By: Sarah Addison Allen
Publisher: Bantom Dell/Division of Random House
Format-fiction, magical realism
Reason for Reading: I am gobbling up all of her works since I finished The Girl Who Chased the Moon
“The biscuits with lilac jelly, the lavender tea cookies, and the tea cakes made with nasturtium mayonnaise the Ladies Aid ordered for their meetings once a month gave them the ability to keep secrets. The fried dandelion buds over marigold-petal rice, stuffed pumpkin blossoms, and rose-hip soup ensured that your company would notice only the beauty of your home and never the flaws. Anise hyssop honey butter on toast, angelica candy, and cupcakes with crystallized pansies made children thoughtful.”
The Waverley family has always stood out in the tiny North Carolina town of Bascom. They have special flowers growing in their garden and a magical apple tree that will tell you your biggest event of your life. Most of the Waverley clan are gifted with a special magic of their own.
Claire and Sydney Waverley had a contentious relationship growing up. As soon as Sydney graduated high school she fled Bascom and never looked back. Claire is reclusive and shy. She embraces her magic and accepts that the town as a whole finds her and her family more than a little odd. She is happiest in the kitchen creating new dishes. She in content in her small, safe existence.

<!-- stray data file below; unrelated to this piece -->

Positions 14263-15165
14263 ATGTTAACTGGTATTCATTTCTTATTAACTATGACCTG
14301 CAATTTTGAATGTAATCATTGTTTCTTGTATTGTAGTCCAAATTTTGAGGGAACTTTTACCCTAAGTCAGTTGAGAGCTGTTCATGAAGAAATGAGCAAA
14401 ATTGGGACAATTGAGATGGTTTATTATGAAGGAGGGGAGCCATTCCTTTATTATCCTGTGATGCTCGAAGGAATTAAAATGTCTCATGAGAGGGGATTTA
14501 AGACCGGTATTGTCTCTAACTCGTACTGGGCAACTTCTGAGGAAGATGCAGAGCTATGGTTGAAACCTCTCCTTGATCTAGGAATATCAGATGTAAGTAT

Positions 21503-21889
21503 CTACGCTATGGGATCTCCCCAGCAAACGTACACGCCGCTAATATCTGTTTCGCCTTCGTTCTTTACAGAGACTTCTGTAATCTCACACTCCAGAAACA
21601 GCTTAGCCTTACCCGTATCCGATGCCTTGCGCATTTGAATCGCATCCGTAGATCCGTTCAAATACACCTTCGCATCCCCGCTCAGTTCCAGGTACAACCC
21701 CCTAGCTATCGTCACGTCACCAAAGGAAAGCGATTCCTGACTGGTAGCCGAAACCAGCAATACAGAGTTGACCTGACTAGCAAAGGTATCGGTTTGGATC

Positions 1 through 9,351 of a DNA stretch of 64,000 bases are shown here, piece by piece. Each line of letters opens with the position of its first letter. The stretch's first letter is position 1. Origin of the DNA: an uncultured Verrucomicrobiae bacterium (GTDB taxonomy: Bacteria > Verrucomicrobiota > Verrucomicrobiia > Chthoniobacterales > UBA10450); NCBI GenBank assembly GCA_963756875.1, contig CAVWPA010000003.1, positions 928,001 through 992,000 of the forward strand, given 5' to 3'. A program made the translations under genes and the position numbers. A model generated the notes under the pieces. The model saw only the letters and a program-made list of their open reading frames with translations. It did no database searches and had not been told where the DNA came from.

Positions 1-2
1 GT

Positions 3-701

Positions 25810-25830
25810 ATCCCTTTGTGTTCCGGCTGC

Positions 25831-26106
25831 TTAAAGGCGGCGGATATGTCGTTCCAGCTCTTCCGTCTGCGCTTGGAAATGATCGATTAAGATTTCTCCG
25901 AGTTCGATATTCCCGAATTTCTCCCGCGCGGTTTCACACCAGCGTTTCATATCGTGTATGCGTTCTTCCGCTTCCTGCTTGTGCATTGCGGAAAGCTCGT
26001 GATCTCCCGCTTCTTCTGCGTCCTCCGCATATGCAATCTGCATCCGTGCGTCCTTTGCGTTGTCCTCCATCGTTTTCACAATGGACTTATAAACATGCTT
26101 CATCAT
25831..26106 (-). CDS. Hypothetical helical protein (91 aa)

Her whole world is turned upside down with the return of her sister with her young daughter in tow and a sexy new neighbor who has his eyes set on her. With her world suddenly expanded, Claire has to make a choice. Does she make way and let them in, or does she cling steadfastly to her fears?
The writing style I so fell in love with in The Girl Who Chased the Moon is very much present in Allen’s debut novel. The characters are well-drawn, the descriptions evocative and lyrical. I love how Allen creates these tiny, whimsical, oddball little towns and populates them with fleshed out, living, breathing characters (who are more than a little quirky.) I care about what happens to them. I am so taken with their journey that I am emotionally invested in their outcomes in a way I rarely experience.